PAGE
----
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Do we really have to destroy Fall River in order to save it?



There’s a saying tied to the Vietnam War, “We had to destroy the village in order to save it.” It seems by the end of 2019, the extreme political class in Fall River will be known for saying “We had to destroy Fall River in order to save it.”

Let’s do a quick review, shall we?

Current Fall River Mayor Jasiel Correia was indicted on 13 federal charges and shortly, after the City Council took action through a series of special meetings, but fell short of voting to remove Mayor Correia (there is still the question if they even have the authority to do so). A recall effort was started and successfully gathered enough signatures to force a recall election. On March 12, Fall River Mayor Jasiel Correia was recalled by 62% of the voters in the special recall election. 7,829 voted to recall him, 4,911 voted not to. On the same ballot, Jasiel Correia was elected to serve as mayor, narrowly finishing ahead of second place finisher Paul Coogan by 241 votes. Odd, but those are the rules.

Or are they the rules?

According to The Boston Globe, a complaint was filed yesterday that states that the second question on the ballot where Correia was listed as a candidate has violated the city charter and that School Committee member Paul Coogan, should be the mayor. The complaint revolves around the section of the charter where it states if you are recalled, you can’t be appointed to any office for two years.

“Any person who has been recalled from an office, or who has resigned from office while recall proceedings were pending against said office holder shall not be appointed to any office within 2 years after such recall or such resignation.”

This seems like sour grapes to me. The Fall River recall elections were conducted exactly the same way in 2014 and 2019 – in two parts. The only difference between the two elections is that Will Flanagan finished second in 2014 and Jasiel Correia finished first in 2019. It’s painfully obvious that the City Charter defines “recalled” as being recalled in part 1 of the ballot and also having someone else finish first in part 2 like Sam Sutter did in 2014.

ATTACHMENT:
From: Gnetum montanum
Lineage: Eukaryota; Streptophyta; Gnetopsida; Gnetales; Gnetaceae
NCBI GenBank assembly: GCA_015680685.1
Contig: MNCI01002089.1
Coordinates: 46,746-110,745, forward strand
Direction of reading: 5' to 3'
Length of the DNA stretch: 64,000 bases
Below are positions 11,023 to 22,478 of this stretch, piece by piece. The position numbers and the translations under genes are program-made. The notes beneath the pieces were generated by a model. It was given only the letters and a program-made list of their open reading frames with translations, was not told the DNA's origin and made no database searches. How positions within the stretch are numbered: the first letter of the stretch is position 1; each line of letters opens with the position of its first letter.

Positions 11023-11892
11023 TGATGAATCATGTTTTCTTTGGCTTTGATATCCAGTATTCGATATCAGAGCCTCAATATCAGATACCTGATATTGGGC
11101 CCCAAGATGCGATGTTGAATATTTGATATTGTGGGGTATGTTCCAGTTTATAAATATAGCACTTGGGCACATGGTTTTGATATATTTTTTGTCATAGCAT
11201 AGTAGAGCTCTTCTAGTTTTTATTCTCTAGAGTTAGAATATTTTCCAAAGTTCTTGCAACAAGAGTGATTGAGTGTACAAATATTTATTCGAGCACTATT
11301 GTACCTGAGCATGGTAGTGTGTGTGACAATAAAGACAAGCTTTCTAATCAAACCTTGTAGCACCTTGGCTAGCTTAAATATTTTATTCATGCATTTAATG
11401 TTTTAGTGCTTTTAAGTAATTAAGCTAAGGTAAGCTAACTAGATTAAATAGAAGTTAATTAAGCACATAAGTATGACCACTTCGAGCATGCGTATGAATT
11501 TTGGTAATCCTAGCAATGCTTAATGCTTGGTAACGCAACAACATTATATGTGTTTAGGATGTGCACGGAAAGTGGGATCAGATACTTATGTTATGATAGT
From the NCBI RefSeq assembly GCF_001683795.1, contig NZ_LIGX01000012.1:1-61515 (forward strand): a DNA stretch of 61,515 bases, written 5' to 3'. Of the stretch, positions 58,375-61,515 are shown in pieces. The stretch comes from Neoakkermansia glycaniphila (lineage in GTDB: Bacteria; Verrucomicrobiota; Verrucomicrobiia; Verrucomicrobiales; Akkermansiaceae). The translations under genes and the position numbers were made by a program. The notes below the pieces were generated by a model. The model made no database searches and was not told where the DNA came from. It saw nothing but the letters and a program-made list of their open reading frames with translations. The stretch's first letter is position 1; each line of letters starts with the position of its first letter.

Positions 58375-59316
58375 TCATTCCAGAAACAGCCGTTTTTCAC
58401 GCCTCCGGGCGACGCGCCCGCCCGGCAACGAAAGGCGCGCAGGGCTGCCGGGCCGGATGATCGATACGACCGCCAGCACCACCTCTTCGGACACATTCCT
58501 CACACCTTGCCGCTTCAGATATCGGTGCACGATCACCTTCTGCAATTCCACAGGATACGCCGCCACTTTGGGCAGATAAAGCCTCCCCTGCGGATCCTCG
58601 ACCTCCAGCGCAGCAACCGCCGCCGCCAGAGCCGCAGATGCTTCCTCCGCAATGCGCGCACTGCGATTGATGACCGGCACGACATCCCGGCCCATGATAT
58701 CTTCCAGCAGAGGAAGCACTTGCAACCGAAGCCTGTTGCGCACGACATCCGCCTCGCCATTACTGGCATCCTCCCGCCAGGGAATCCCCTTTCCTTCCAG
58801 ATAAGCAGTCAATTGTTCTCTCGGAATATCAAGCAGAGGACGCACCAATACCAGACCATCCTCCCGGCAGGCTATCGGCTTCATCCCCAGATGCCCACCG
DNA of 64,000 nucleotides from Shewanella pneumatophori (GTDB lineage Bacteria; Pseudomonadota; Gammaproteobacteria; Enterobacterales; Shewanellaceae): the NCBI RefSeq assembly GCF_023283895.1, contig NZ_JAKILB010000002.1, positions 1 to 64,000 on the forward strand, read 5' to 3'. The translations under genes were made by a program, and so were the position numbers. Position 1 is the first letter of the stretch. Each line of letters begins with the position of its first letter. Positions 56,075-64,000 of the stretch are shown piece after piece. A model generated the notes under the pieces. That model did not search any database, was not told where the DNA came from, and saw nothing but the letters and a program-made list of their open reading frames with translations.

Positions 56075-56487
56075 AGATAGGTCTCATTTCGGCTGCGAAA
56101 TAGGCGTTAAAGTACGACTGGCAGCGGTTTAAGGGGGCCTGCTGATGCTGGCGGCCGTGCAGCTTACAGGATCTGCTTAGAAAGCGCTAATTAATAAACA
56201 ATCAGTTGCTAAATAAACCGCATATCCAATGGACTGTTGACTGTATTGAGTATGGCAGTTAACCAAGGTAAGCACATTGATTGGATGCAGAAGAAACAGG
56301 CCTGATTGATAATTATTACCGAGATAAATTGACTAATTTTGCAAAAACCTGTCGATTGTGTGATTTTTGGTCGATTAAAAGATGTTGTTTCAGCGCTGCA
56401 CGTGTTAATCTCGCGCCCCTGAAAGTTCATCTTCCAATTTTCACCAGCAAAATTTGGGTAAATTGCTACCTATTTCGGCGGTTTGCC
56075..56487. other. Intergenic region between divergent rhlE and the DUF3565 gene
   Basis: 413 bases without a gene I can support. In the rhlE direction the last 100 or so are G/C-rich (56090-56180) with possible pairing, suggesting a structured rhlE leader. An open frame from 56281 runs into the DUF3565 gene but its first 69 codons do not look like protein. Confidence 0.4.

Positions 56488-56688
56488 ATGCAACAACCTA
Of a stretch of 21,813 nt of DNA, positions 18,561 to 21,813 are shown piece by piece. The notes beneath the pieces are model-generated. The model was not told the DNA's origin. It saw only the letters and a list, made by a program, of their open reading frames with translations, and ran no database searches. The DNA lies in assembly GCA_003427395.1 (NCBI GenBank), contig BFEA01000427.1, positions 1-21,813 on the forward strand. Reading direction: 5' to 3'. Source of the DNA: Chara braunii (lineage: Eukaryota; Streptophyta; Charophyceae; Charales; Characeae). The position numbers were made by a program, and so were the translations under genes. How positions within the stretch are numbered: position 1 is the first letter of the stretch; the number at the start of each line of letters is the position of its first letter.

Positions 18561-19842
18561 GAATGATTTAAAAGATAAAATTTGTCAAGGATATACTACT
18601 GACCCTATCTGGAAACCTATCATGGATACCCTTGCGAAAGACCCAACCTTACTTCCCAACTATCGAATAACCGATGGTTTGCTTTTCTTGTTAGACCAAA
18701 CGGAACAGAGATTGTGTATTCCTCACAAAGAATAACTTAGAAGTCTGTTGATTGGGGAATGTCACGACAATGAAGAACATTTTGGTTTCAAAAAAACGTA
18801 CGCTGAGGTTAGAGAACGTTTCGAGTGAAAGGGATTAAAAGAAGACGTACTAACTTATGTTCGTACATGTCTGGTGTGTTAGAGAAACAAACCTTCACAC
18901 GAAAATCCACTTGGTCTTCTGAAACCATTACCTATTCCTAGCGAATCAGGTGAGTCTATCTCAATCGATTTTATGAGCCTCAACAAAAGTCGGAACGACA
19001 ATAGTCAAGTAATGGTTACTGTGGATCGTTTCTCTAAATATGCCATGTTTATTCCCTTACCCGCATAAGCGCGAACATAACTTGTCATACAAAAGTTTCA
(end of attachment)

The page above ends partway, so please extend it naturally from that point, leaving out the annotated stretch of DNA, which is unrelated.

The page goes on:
I’ll ask the obvious question; why was this complaint not filed before the recall election even started? It’s obvious to me that the folks behind the recall simply do not like the results.

If the recallers truly didn’t want Jasiel Correia in office there were two obvious options.

First, they could have filed the complaint BEFORE the recall election date was set. If you won that legal battle, Jasiel Correia wouldn’t have even been an option in the election. Second, one or two of the recall candidates could have dropped out and endorsed Paul Coogan, the clear favorite in this race. I’m not sure why Paul Coogan didn’t make a deal with the other candidates to secure his victory – it’s part of the game.

The candidates not named Jasiel own Jasiel’s victory just as much as Jasiel Correia. I pointed out in December of last year that Jasiel Correia would easily lose a recall vote in part 1 and then go on to win the election in part 2 if 3-4 strong candidates ran against him. It was clear to me that the recall process was designed to be difficult to remove a sitting mayor, but not impossible as proven in 2014 when Will Flanigan was successfully recalled.

A funny thing in politics is how an opponent makes the other side out to be a monster and then becomes the monster they claim the other side to be. It’s like the movie where the father goes on to avenge his wife’s death but then becomes indistinguishable from the people he is killing. The common message of the recall folks was and still is that “Jasiel has created a dark cloud, he’s too distracted by the federal charges to be mayor and he’s giving Fall River a bad name.”

Let’s examine this.

If there was no recall election and the people allowed Jassiel Correia to go through his legal battle, Fall River would not be in the news much at all except for court updates and of course the trial which would last a week or so. The City Council and the recallers now own just as much of the responsibility for Fall River’s dark cloud, keeping Fall River in the news, distracting the mayor, and giving Fall River a bad name.

After the recall election was over, I thought “things will now slow down until Jasiel’s trial.” Nope. Within two days, City Councilor Cadime called on the City Council to hold a special meeting to vote on removing the mayor and now this legal challenge just a few days later to remove the mayor.

There is a point when you have to ask, “am I the one with the dark cloud making machine?”

As a Fall River outsider, it was clear to me that Fall River residents should have allowed the legal system to play out and still should. A guilty verdict will remove Jasiel Correia from office and federal prosecutors have a 93% conviction rate. A trial delayed past this November’s election will likely remove Jasiel Correia from office. It should be painfully obvious that Jasiel Correia would have lost to Paul Coogan in a head-to-head matchup and that will be true this November should Jasiel’s trial still be hanging over his head. Should Jasiel win his trial, all bets are off.

Want to save Fall River without destroying it? Let the federal prosecutors with a 93% success rate do their job. While the election in September is like the recall election, the final two candidates move on to a final election in November. If Jasiel’s legal troubles are not resolved by November, he has no chance of winning. If the legal troubles are resolved, then it will be time to reevaluate things. Until then, everyone in this struggle owns a piece of Fall River’s dark cloud.

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